Attackers armed with machetes and clubs ambushed a convoy of Muslims fleeing sectarian violence in Central African Republic, killing 22 people, an aid group said Sunday as the country in a state of bloody anarchy awaits a new interim president.

More than 1,000 people have been killed since violence exploded a month ago, and nearly 1 million people have fled their homes. The rebel leader-turned-president stepped down about a week ago amid mounting criticism of his inability to stem  bloodshed some warn could explode into genocide.

On Monday, members of the National Transitional Council are to select a new interim president tasked with leading the country toward democratic elections before the end of 2014. The field, though, was visibly narrowed by the requirement that candidates could not have taken part in a rebellion or armed group over the last 20 years.

Among eight candidates selected from an initial field of 24 are two sons of former presidents: Sylvain Patasse, whose father was the country's only democratically elected leader and governed from 1993 to 2003; and Desire Zanga-Kolingba, whose father took power in a coup and ruled from 1981 to 1993. The current mayor of Bangui, Catherine Samba-Panza, is also in the running as is a second female candidate, Regina Konzi-Mongo.

Even as the country moved toward restoring a central government, reports of brutal violence outside the capital continued. Tens of thousands of African migrant workers and their families, mostly Muslims, have tried to flee Central African Republic amid the sectarian clashes. On Sunday, Save the Children said 22 people had been killed, including three children, while trying to escape.

Spokesman Mike McCusker said doctors described gory scenes and harrowing accounts after gunmen fired a rocket-propelled grenade to halt a convoy of Muslim refugees and then attacked them with firearms, machetes and clubs.

"Our doctor said there was blood everywhere, just pouring out of people like tap water," McCusker told The Associated Press in a telephone interview.

Friday's attack took place in the remote northwest of the country outside the town of Bouar. Nearly the entire population of Bouar, about 40,000 people, is taking refuge in mosques and churches, he said.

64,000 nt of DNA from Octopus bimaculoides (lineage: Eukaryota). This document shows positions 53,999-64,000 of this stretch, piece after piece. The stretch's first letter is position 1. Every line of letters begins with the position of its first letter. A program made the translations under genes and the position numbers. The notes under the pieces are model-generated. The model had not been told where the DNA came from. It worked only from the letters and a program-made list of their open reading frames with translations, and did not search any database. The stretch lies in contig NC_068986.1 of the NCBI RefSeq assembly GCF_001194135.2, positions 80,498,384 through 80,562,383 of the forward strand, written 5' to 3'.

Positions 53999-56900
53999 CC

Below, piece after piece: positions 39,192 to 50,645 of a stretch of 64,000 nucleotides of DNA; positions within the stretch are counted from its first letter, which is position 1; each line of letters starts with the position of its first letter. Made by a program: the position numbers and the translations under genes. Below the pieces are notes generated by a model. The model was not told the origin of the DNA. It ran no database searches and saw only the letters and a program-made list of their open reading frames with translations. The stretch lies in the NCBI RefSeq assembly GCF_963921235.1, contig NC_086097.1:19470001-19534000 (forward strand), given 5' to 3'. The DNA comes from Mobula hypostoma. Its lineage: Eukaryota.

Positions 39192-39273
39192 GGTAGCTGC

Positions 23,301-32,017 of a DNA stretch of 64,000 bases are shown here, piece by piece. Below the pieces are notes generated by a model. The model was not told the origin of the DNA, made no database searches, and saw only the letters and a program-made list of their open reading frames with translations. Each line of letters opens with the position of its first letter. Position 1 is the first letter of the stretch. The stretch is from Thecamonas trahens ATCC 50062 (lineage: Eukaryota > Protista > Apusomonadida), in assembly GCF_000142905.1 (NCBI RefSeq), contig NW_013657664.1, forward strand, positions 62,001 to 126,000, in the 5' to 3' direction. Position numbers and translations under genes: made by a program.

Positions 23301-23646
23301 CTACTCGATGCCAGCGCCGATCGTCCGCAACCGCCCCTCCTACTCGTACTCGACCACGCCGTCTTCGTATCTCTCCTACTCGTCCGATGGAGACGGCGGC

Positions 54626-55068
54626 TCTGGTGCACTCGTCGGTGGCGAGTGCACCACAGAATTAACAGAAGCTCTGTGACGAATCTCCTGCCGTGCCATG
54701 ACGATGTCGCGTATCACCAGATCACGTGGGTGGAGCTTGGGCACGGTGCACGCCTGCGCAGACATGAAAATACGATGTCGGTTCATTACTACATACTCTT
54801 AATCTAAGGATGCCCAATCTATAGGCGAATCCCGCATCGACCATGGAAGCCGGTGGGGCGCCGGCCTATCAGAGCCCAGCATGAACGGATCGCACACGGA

"An incident of this magnitude has only come to the forefront because of our internal contacts at the hospital," McCusker said. "Maybe a lot of these stories are not being reported."

The brutal attack near Bouar underscores how African and French peacekeepers are not reaching remote areas where violence goes unreported, said the British charity's country director Robert Lankenau.

Former colonizer France sent 1,600 troops last month in an effort to help secure the country until an African-led mission was at full strength. The African peacekeeping mission has about 4,400 troops, though about 3,200 of those are in the capital, Bangui.

Rebel leader Michel Djotodia united thousands of armed fighters last March in a bid to overthrow longtime President Francois Bozize. Djotodia's inability to control the rebels in the aftermath ultimately led to his demise, as the fighters began pillaging homes and killing civilians. Over time, resentment grew in the predominantly Christian country toward the rebels, most minority Muslims from the distant north.

The conflict took on a sectarian overtone in a country where Muslims and Christians have lived together for generations, and a Christian militia opposed to Djotodia's government launched an attempted coup in early December. In the days that followed, angry Christian youths set mosques on fire and mobs stoned to death people suspected of supporting Djotodia.

The international community has hopes that his departure will clear the road to peace, though tensions over who will replace him could spark further unrest.